For those of you more inclined towards maths, here is a collection of glossaries that cover terminology from this fascinating field. The accompanying descriptions will help you choose the right glossary for your needs.
MathWay – A glossary of maths terms, organised alphabetically and accompanied by a search button.
Math Goodies – A collection of terms related to mathematics, with additional fun: for each definition, you also get a link to a related lesson, game or worksheet.
About – An alphabetically organised glossary of mathematics from About.com. For each term you get a definition and additional examples.
Holt McDougle – A fantastic resource for those interested! A multilingual glossary with a search function, Spanish translations of terms and definitions and pronunciations.
Math2.org – An English – Spanish maths dictionary, with two more versions: Romanian – Spanish and German – English.
Math.com – A collection of commonly used maths terms, organised alphabetically and with definitions on click.
BarcodesInc – If you need to understand maths concepts, then you have found yourself in the right place: the complete mathematical terms dictionary.
StudyMaths – From ‘acute angle’ to ‘z axis’, a handy glossary of mathematical terms you need to know when you have an exam around the corner or are translating a paper on the matter.
eMaths – A 40 page downloadable glossary designed for maths teachers, extensively explained: Mathematics glossary for teachers in key stages 1 to 4, but also handy for linguists specialising in this field.
Quizlet – A short list of terms used in advanced mathematics. You can read them or have the website speak them out loud!
Suny Courtland – With almost 900 pages, this is one of the most encompassing sources of information on mathematical terminology you’ll find online. Even more, it’s downloadable: a concise dictionary of mathematics.
Oswego City School District – A downloadable 27 page glossary with a special focus on integrated algebra, intended for teacher use. It has extensive explanations and helpful schemas.
MathChamber – An algebra glossary, alphabetically organised with lots and lots of cross-references for easy access.
Oracle – If you’re confused when it comes to geometric symbols, then we have just the thing for you: a geometric glossary.
Multi Cultural Educational Services – Almost 15 pages of downloadable information on algebra and geometry terminology, with each term translated into Arabic.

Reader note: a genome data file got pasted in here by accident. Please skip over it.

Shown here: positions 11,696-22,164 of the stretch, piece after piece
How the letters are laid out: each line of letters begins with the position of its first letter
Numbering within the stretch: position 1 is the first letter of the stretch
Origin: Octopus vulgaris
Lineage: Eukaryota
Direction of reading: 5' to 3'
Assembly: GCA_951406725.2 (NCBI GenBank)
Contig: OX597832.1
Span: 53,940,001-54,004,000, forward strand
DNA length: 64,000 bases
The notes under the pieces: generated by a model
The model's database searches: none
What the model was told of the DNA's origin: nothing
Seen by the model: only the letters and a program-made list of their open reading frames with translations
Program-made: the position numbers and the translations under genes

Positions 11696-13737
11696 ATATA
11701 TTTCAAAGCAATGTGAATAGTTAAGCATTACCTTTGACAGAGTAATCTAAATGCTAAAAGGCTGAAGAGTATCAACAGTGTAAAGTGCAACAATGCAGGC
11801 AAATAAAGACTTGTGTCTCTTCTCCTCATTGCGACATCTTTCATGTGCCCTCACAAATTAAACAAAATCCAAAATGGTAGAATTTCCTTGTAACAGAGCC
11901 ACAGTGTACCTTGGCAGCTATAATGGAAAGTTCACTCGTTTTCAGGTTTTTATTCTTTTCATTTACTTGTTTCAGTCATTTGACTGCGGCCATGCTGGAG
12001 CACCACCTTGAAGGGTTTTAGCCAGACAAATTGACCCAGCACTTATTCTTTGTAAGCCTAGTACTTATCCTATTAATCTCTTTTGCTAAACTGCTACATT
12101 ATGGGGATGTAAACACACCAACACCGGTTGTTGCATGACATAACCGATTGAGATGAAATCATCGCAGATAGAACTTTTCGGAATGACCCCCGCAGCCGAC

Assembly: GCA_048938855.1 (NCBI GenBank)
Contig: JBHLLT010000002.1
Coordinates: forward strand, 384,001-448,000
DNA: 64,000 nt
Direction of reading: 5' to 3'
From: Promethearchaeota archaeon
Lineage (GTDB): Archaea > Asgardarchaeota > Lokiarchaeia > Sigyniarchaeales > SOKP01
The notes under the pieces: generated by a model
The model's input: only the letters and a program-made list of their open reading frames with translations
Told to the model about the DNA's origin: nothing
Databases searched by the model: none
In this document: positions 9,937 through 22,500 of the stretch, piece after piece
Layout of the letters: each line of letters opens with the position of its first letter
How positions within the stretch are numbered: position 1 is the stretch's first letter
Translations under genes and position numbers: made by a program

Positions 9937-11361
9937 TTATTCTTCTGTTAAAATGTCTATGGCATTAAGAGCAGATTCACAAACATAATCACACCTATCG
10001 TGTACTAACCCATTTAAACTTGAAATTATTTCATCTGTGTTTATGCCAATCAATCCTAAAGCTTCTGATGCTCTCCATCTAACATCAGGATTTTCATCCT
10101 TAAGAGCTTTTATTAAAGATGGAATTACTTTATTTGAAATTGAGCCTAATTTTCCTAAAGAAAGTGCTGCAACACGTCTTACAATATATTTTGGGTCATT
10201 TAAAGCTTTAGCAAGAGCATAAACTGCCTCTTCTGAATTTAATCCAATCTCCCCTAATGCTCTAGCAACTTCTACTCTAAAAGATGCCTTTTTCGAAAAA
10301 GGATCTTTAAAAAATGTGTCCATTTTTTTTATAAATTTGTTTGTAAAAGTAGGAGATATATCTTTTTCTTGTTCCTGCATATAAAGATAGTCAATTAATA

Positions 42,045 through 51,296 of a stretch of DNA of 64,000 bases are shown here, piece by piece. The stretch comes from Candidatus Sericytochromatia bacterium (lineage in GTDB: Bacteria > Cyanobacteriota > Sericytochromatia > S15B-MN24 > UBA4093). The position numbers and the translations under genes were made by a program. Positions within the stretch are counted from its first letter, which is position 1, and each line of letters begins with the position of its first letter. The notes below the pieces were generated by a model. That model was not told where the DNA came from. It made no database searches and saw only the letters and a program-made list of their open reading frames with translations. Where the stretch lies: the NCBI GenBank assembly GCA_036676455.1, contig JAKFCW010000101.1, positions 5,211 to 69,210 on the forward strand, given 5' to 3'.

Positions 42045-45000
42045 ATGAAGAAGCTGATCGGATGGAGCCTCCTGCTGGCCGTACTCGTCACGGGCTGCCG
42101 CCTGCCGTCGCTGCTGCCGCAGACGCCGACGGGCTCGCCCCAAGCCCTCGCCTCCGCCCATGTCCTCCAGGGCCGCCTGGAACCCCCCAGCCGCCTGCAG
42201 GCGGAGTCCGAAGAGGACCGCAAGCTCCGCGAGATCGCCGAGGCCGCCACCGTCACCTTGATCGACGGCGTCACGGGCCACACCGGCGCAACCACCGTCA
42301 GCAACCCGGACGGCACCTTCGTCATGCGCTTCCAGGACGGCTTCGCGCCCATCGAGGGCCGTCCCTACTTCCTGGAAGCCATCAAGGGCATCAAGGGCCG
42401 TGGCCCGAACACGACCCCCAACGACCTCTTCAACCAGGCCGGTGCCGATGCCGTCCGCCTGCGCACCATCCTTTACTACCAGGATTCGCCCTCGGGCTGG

Oswego City School District – For everyone with an interest in geometry, here is a downloadable 44 page glossary of specific terms, with definitions and schematics.
University of Houston – Aimed at middle school teachers but equally handy for translators working in this field, a probability and statistics vocabulary list, in a downloadable document of over 15 pages.
Core Learning – Yet another downloadable glossary of maths terminology, algebra and geometry, with short definitions and helpful diagrams at hand.
Abbreviations – Mathematics, like any field, has lots of abbreviations. You should know what they stand for so you can understand the texts. Here is a handy list of over 2400 acronyms related to the field.
RapidTables – Mathematical symbols might give you a headache if you have no idea what they mean. We’re giving you a 9 page downloadable document to help with that.
PRIME – A great resource for those interested in mathematics: a collection of definitions designed for maths students and enthusiasts at all academic levels.
StatSoft – Statistical maths has its own language, and this glossary aims to help you demystify it. Just click on a topic in the left column to get more details about it.
Berkeley University – A well cross-referenced glossary of statistic terminology, from Berkeley University. Each definition has links to key words you might not understand.
Earlham College – If you’re interested in first-order logic, then you’ll find this glossary useful: basic set theory, basic recursive function theory, two branches of logic (truth-functional propositional logic and first-order predicate logic) and their meta-theory.
Faculty of Electrical Engineering and Communication BUT in Brno – More of a dictionary than a glossary, this website focuses on translating mathematical terminology from English to Czech and vice versa, and it’s equipped with a complex yet friendly search function.
Cut The Knot – This is more than a glossary, as each entry comes with extensive explanations. We approve!
Do you know a great glossary that’s not on the list? Please send us the link and a short description using the Feedback form on the left hand side.